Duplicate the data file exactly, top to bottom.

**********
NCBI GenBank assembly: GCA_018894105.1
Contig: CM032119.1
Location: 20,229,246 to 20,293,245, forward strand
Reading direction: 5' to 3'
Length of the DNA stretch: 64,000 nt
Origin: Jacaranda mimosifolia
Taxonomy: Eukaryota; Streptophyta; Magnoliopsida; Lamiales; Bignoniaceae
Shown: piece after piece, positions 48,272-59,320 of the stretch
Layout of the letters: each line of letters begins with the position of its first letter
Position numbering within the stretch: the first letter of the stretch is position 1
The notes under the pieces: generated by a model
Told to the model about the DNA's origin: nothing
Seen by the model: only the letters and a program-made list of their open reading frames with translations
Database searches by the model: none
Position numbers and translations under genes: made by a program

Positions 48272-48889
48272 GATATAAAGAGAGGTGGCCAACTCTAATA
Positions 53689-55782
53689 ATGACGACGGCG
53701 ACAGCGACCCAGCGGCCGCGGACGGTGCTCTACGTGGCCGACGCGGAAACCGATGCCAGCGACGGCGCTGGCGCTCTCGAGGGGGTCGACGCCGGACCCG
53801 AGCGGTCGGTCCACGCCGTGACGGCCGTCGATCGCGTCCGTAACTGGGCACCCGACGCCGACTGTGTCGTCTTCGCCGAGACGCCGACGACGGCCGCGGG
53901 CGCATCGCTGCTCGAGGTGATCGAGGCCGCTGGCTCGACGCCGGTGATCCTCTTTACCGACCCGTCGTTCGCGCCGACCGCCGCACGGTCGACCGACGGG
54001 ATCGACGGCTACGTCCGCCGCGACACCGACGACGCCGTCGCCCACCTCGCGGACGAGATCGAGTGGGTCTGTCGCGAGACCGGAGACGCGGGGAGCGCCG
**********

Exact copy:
NCBI GenBank assembly: GCA_018894105.1
Contig: CM032119.1
Location: 20,229,246 to 20,293,245, forward strand
Reading direction: 5' to 3'
Length of the DNA stretch: 64,000 nt
Origin: Jacaranda mimosifolia
Taxonomy: Eukaryota; Streptophyta; Magnoliopsida; Lamiales; Bignoniaceae
Shown: piece after piece, positions 48,272-59,320 of the stretch
Layout of the letters: each line of letters begins with the position of its first letter
Position numbering within the stretch: the first letter of the stretch is position 1
The notes under the pieces: generated by a model
Told to the model about the DNA's origin: nothing
Seen by the model: only the letters and a program-made list of their open reading frames with translations
Database searches by the model: none
Position numbers and translations under genes: made by a program

Positions 48272-48889
48272 GATATAAAGAGAGGTGGCCAACTCTAATA
Positions 53689-55782
53689 ATGACGACGGCG
53701 ACAGCGACCCAGCGGCCGCGGACGGTGCTCTACGTGGCCGACGCGGAAACCGATGCCAGCGACGGCGCTGGCGCTCTCGAGGGGGTCGACGCCGGACCCG
53801 AGCGGTCGGTCCACGCCGTGACGGCCGTCGATCGCGTCCGTAACTGGGCACCCGACGCCGACTGTGTCGTCTTCGCCGAGACGCCGACGACGGCCGCGGG
53901 CGCATCGCTGCTCGAGGTGATCGAGGCCGCTGGCTCGACGCCGGTGATCCTCTTTACCGACCCGTCGTTCGCGCCGACCGCCGCACGGTCGACCGACGGG
54001 ATCGACGGCTACGTCCGCCGCGACACCGACGACGCCGTCGCCCACCTCGCGGACGAGATCGAGTGGGTCTGTCGCGAGACCGGAGACGCGGGGAGCGCCG